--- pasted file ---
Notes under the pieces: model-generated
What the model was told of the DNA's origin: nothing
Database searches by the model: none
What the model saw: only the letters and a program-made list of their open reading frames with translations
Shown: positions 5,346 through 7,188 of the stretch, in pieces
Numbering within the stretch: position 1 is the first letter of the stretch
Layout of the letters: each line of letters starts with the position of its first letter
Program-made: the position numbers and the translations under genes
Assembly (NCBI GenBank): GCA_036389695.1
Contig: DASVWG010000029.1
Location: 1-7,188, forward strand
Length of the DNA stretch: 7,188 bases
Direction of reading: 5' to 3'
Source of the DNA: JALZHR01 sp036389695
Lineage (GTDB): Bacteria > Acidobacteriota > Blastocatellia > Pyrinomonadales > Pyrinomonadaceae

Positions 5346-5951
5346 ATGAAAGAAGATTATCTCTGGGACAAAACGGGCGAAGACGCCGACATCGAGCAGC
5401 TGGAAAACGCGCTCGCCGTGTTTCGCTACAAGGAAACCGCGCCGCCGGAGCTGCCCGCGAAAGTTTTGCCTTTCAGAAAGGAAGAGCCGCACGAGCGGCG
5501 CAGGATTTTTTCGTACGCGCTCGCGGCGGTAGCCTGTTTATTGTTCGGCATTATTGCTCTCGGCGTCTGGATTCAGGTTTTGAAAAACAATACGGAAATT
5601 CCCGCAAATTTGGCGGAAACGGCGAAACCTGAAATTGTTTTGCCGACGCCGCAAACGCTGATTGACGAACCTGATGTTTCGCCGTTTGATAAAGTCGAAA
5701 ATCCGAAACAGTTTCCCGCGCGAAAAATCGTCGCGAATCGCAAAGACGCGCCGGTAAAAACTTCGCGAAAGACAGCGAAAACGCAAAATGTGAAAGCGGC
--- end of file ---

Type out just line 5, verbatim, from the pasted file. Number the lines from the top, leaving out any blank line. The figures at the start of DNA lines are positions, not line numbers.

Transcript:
Shown: positions 5,346 through 7,188 of the stretch, in pieces